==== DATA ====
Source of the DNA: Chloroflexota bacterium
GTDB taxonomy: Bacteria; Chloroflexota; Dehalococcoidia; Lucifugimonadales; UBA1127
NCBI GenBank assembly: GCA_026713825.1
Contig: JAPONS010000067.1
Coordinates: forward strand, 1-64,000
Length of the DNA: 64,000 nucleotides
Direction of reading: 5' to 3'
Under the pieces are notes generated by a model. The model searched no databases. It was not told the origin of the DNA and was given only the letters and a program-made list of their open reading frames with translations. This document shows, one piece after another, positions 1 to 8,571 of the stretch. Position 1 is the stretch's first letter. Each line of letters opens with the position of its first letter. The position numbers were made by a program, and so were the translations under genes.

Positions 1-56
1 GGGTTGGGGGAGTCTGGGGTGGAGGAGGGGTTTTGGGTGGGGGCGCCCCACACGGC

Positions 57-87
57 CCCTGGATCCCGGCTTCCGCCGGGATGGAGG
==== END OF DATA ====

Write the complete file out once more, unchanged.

Source of the DNA: Chloroflexota bacterium
GTDB taxonomy: Bacteria; Chloroflexota; Dehalococcoidia; Lucifugimonadales; UBA1127
NCBI GenBank assembly: GCA_026713825.1
Contig: JAPONS010000067.1
Coordinates: forward strand, 1-64,000
Length of the DNA: 64,000 nucleotides
Direction of reading: 5' to 3'
Under the pieces are notes generated by a model. The model searched no databases. It was not told the origin of the DNA and was given only the letters and a program-made list of their open reading frames with translations. This document shows, one piece after another, positions 1 to 8,571 of the stretch. Position 1 is the stretch's first letter. Each line of letters opens with the position of its first letter. The position numbers were made by a program, and so were the translations under genes.

Positions 1-56
1 GGGTTGGGGGAGTCTGGGGTGGAGGAGGGGTTTTGGGTGGGGGCGCCCCACACGGC

Positions 57-87
57 CCCTGGATCCCGGCTTCCGCCGGGATGGAGG